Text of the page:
All eyes will be on Mönchengladbach this evening as the Bundesliga season kicks off with a match against reigning champions Bayern Munich – and this time, a crowd will be present in the stadium.

READ ALSO: German football fans get green light to return to stadiums next season

With several states liberalising their rules for public gatherings in recent months, many football fans are looking forward to enjoying a lively atmosphere at football matches once more. 

There’s just one problem: there are different rules for different stadiums. Here’s what you need to know about the Covid rules before you book your ticket for any of the upcoming fixtures. 

How many fans are allowed in the stadiums? 

According to a recent decision by the federal and state governments, football stadiums around the country are allowed to fill half of their seats and sell up to 25,000 tickets to fans. 

Of course, how much this limit affects the overall atmosphere – and the football clubs’ bottoms lines – depends on the capacity of the stadium. In Borussia Dortmund this weekend, the full 25,000 tickets have been sold – but that only equates to 30 percent of the stadium’s full capacity.

READ ALSO: German football: Which Bundesliga club should I support?

Meanwhile, in the stadium owned by Berlin’s FC Union, selling just 11,000 tickets is enough to fill half of the available seats. 

What do I need to show to get in? 

That really depends on the stadium in question, although in general anyone over the age of six will need to show a negative test or proof of vaccination or recovery – the so-called ‘3G’ rule – to enter the grounds. But other clubs, such as FC Cologne, have decided to only permit people who are vaccinated or recovered to attend matches from August 28th onwards – with exceptions for people who can’t get vaccinated, like children and pregnant woman.

At Mönchengladbach’s Borussia Park stadium, however, unvaccinated fans can enter with a negative test, though visitors who’ve stayed in a high-risk or virus variant area over the past two weeks will be unable to enter – along with people who’ve had recent contact with someone who has Covid. 


If you want to see action like this at FC Cologne’s stadium, you’ll need to get your Covid jabs sorted first. Photo: picture alliance/dpa/dpa-Zentralbild | Robert Michael

Meanwhile, Borussia Dortmund has taken a middle ground. While the 3G rule applies in principle, only 1,000 of the available 25,000 tickets will be sold to people who are providing a negative test. The remaining 24,000 seats will only be available for those who are vaccinated against – or recently recovered from – Covid.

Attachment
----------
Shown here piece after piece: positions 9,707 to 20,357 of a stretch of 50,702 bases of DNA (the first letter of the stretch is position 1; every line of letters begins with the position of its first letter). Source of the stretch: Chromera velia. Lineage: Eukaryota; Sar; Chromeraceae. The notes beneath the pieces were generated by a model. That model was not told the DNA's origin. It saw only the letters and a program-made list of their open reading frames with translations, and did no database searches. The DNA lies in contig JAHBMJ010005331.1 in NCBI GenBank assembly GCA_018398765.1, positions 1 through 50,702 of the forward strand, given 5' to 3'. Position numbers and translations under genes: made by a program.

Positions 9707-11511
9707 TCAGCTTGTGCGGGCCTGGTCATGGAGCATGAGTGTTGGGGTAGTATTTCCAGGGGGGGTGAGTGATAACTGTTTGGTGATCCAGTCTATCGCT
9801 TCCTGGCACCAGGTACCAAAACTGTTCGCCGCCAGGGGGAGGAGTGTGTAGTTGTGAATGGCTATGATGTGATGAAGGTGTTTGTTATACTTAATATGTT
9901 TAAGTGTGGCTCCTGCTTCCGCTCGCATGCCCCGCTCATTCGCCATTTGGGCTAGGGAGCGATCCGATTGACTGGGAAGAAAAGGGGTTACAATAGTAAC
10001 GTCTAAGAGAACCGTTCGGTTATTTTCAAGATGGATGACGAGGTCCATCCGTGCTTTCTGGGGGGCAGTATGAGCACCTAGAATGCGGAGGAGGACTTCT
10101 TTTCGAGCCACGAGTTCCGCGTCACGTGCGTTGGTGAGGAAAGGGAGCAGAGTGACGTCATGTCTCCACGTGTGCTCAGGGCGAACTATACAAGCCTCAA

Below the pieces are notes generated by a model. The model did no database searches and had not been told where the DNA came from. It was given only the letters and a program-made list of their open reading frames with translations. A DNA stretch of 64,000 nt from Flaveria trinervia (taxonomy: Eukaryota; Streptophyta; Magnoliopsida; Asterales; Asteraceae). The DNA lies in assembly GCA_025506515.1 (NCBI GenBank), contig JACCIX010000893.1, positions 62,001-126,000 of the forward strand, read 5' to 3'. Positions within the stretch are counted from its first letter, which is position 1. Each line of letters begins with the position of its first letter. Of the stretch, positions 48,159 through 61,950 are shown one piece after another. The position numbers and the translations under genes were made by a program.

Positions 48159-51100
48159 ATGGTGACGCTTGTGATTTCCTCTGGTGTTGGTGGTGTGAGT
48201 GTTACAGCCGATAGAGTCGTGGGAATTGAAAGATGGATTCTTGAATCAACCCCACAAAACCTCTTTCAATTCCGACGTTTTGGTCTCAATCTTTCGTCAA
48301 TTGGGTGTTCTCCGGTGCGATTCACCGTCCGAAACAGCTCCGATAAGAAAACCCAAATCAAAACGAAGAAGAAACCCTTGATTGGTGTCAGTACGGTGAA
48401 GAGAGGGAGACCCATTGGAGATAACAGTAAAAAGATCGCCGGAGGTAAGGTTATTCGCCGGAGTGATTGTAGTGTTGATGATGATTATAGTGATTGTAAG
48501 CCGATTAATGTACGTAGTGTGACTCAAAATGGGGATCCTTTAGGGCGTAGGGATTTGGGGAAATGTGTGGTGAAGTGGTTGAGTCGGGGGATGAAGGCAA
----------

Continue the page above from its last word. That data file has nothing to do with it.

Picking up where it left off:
If you’re not vaccinated and are keen to see a match, it’s worth checking on your local club’s website beforehand or sending them an email to double-check whether you will be allowed in. 

What else do I need to know about? 

You’ll need to bring a FPP2 mask with you to matches to wear in your seat and while heading to the bathroom or bar, and also observe social distancing rules – meaning staying 1.5 metres apart from your fellow fans.

In most states, you’ll also need to provide your contact details, which will be saved by the club and potentially passed on to local health authorities in order to monitor a potential Covid outbreak. 

Will these rules continue throughout the season?

That’s still an open question. If infection rates in Germany continue to rise or high-profile superspreading events occur at future matches, the government could potentially crack down further on sports events in autumn.

This could involve limiting the seat numbers even further, or (more controversially), introducing a ‘vaccinated-only’ rule for entering stadiums. 

READ ALSO: Should Germany bring in Covid restrictions for unvaccinated people only?

A recent outbreak of Covid in the Mainz football team has also dampened celebrations slightly in the run-up to the start of the Bundesliga – leaving club owners urgently calling for both fans and footballers to get vaccinated. 

Speaking to WDR ahead of the season’s start, FC Cologne’s managing director Alexander Wehrle said widespread vaccination was the best route back to normality – a message reiterated by Bayern Munich coach Julian Nagelsmann.